After moving eight times as her husband's job transferred them around the world, Lindy Chapman felt she knew a thing or two about selling real estate.
Unlike her first home purchases, by 2015 she could do most of the initial research online, narrowing her home search to a few contenders before even bothering with a Realtor. Plenty of agents, it seemed to her, no longer did enough work to justify the traditional 6% commission: 3% on the seller's side, and another 3% for the buyer's agent.
So by the time Chapman moved to Dallas — a particularly frustrating relocation in which she ditched her agent and bought a home that was for sale by owner — she got her own Realtor’s license, thinking she could do a better job and charge less for it.
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But in trying to offer cheaper services to others, Chapman realized just how entrenched the commission structure is. When she listed homes for sale, the system boxed her in: If she didn’t offer the standard 3% to buyers’ agents, she worried they wouldn't show the home to their clients.
“The client wants Netflix and the technology for Netflix is here,” Chapman said. “And it's like Blockbuster saying, ‘no, this is the only way to watch videos.’”
A wave of disintermediation has squeezed margins in many sales and advisory professions. Travel agencies have shrunk from 100,000 employees in 2000 to 53,000 in America today, as websites like Expedia, Priceline and Kayak have allowed travelers to book their own itineraries. Financial advisors, who used to charge between one and two percent of the assets they managed for clients, have been shifting to fee-for-service models in order to compete with automated advisers and low-cost index funds.
Real estate agents have been a puzzling exception to that trend. Half of buyers now find their homes independently online, according to a survey by the National Association of Realtors. Yet 87% of them still end up retaining an agent, and the commissions rates have barely budged. According to data collected by the brokerage consulting firm T3 Sixty, the average commission has declined from 6.1% in 1991 to 5.1% in 2016, but most of the drop came in luxury homes. On a $310,000 house — the median home price in America — a 6% commission comes to $18,600, and it's usually baked into the price of the home.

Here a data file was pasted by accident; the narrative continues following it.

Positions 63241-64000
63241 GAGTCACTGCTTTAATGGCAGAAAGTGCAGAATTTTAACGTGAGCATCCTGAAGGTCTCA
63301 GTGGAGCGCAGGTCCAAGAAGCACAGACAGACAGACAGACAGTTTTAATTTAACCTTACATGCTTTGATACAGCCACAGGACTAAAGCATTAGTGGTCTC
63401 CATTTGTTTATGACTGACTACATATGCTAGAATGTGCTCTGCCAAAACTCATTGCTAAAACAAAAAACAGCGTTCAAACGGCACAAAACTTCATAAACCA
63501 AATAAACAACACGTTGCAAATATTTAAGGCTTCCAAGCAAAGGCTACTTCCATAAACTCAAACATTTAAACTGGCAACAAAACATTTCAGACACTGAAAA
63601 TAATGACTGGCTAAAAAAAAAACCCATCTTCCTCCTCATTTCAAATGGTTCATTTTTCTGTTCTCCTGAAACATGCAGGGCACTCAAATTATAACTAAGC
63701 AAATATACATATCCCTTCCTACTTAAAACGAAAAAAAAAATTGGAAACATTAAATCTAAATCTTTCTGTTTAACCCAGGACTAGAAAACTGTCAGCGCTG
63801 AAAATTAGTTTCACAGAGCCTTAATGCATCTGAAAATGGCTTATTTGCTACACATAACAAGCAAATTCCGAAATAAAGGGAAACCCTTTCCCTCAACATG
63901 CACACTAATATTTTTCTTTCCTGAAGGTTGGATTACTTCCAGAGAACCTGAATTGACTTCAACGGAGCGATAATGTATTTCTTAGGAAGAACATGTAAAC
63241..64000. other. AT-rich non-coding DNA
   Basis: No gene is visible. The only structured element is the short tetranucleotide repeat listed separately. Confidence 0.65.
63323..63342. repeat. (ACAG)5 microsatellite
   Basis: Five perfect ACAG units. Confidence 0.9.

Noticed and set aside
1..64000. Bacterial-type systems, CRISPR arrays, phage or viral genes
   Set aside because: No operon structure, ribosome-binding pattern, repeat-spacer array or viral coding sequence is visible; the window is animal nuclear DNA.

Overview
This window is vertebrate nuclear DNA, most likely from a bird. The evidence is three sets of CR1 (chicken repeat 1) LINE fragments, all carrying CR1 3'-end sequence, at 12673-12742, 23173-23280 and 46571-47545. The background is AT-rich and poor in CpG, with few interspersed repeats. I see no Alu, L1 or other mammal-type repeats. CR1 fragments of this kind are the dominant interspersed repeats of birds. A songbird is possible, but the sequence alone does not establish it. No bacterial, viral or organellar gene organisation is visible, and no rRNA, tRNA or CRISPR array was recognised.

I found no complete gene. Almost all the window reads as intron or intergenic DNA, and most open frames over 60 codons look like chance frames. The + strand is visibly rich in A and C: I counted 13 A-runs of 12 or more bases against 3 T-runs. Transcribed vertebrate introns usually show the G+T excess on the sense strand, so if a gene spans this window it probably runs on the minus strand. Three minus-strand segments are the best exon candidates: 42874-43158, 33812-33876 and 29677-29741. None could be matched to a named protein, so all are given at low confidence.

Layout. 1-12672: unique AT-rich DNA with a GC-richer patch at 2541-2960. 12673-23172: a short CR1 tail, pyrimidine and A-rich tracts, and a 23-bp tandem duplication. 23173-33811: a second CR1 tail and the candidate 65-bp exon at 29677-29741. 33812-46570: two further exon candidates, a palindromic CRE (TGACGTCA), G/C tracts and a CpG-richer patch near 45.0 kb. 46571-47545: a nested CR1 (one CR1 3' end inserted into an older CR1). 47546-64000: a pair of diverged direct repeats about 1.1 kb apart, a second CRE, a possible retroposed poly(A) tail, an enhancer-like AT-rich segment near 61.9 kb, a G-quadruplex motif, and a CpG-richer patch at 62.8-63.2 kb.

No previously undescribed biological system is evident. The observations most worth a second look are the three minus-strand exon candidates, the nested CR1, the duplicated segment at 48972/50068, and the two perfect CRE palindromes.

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In a complaint filed in early March in the Northern District of Illinois, five law firms teamed up to allege that high commissions were a result of collusion by the National Association of Realtors and the nation's largest brokerage franchises in violation of federal antitrust laws. The firms include heavy hitters like Hagens Berman, which boasts work on cases including the state tobacco lawsuits that led to a $206 billion settlement, as well as Cohen Milstein, which co-led a case against Apple for monopolizing the market for e-books.
The class so far consists of just one person — a home buyer in Minneapolis. But the lawyers are currently recruiting more plaintiffs, and stand to gain millions in attorneys’ fees if a jury awards damages. In April, two nearly identical lawsuits were filed, one by two home sellers in Missouri and one by a Minnesota corporation.
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“If buyer brokers were able to do this job for the same percentage as they did 20 years ago, and the internet has made their jobs a lot easier, and real estate values have appreciated, here is an artificial impediment to competition,” said Benjamin Brown, an attorney with Cohen Milstein, one of the five law firms on the case.
If there were no such rule, the complaint argues, agents would be paid in the same way as any service provider: Through a price disclosed at the outset, which would allow the consumer to shop around. The suit seeks damages to be determined at trial, but Brown says they could range into the billions of dollars.
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